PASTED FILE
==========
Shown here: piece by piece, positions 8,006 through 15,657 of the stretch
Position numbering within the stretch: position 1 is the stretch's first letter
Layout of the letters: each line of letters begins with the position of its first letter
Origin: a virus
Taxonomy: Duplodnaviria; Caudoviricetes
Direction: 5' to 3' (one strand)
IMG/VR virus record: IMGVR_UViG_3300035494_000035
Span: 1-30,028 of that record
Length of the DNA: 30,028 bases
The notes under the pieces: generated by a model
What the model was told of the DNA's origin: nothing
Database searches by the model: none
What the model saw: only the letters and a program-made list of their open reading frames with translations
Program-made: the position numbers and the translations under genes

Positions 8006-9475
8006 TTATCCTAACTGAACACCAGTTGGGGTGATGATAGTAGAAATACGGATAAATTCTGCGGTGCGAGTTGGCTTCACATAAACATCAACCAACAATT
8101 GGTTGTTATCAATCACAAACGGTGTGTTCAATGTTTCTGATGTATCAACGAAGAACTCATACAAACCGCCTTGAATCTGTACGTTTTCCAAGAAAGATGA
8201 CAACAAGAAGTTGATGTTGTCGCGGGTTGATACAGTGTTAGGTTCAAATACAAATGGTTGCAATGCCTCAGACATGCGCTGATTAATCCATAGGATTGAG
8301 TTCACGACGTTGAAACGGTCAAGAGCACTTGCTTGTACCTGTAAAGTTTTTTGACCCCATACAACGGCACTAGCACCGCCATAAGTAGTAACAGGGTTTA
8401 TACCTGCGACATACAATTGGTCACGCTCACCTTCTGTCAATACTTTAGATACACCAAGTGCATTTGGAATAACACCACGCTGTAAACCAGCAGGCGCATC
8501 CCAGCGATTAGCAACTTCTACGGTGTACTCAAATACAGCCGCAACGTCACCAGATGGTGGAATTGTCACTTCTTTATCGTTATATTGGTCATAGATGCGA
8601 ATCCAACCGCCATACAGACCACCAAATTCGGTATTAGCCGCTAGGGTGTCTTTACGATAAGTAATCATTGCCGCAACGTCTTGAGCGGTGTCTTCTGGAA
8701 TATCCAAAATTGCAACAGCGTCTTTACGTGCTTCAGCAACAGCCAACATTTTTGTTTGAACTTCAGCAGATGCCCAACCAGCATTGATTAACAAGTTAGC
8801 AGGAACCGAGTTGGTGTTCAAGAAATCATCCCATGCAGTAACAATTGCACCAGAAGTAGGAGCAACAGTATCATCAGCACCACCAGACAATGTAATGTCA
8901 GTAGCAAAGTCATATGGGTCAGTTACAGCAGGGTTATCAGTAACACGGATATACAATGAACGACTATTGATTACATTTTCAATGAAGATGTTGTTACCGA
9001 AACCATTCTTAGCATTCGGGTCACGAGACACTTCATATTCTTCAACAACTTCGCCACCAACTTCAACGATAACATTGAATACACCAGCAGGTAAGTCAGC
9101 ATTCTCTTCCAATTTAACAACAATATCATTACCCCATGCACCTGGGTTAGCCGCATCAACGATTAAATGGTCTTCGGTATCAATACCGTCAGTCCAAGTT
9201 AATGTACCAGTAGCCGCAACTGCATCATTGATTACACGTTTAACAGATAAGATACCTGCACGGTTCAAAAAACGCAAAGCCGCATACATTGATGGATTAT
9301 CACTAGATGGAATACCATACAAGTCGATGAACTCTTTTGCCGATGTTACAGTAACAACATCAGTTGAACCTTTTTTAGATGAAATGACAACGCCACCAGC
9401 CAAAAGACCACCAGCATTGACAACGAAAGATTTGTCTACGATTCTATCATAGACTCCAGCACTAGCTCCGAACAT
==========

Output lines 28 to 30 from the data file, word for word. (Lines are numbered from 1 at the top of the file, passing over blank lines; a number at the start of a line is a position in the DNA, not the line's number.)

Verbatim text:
9201 AATGTACCAGTAGCCGCAACTGCATCATTGATTACACGTTTAACAGATAAGATACCTGCACGGTTCAAAAAACGCAAAGCCGCATACATTGATGGATTAT
9301 CACTAGATGGAATACCATACAAGTCGATGAACTCTTTTGCCGATGTTACAGTAACAACATCAGTTGAACCTTTTTTAGATGAAATGACAACGCCACCAGC
9401 CAAAAGACCACCAGCATTGACAACGAAAGATTTGTCTACGATTCTATCATAGACTCCAGCACTAGCTCCGAACAT